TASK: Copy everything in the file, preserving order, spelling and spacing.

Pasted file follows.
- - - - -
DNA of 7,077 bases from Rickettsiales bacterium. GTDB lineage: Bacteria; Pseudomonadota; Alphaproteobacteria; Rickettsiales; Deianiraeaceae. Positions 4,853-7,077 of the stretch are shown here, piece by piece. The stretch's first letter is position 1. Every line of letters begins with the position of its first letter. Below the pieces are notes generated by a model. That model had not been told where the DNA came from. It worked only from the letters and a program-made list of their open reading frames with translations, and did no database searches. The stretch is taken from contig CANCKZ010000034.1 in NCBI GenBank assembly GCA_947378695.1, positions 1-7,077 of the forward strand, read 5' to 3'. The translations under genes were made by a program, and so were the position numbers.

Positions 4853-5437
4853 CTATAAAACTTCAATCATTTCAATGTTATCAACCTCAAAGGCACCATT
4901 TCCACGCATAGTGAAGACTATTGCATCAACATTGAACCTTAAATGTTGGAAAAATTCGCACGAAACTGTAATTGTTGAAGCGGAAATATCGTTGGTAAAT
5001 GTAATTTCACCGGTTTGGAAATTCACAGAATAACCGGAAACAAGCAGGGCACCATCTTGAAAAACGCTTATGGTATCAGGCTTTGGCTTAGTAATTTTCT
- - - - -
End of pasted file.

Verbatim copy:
DNA of 7,077 bases from Rickettsiales bacterium. GTDB lineage: Bacteria; Pseudomonadota; Alphaproteobacteria; Rickettsiales; Deianiraeaceae. Positions 4,853-7,077 of the stretch are shown here, piece by piece. The stretch's first letter is position 1. Every line of letters begins with the position of its first letter. Below the pieces are notes generated by a model. That model had not been told where the DNA came from. It worked only from the letters and a program-made list of their open reading frames with translations, and did no database searches. The stretch is taken from contig CANCKZ010000034.1 in NCBI GenBank assembly GCA_947378695.1, positions 1-7,077 of the forward strand, read 5' to 3'. The translations under genes were made by a program, and so were the position numbers.

Positions 4853-5437
4853 CTATAAAACTTCAATCATTTCAATGTTATCAACCTCAAAGGCACCATT
4901 TCCACGCATAGTGAAGACTATTGCATCAACATTGAACCTTAAATGTTGGAAAAATTCGCACGAAACTGTAATTGTTGAAGCGGAAATATCGTTGGTAAAT
5001 GTAATTTCACCGGTTTGGAAATTCACAGAATAACCGGAAACAAGCAGGGCACCATCTTGAAAAACGCTTATGGTATCAGGCTTTGGCTTAGTAATTTTCT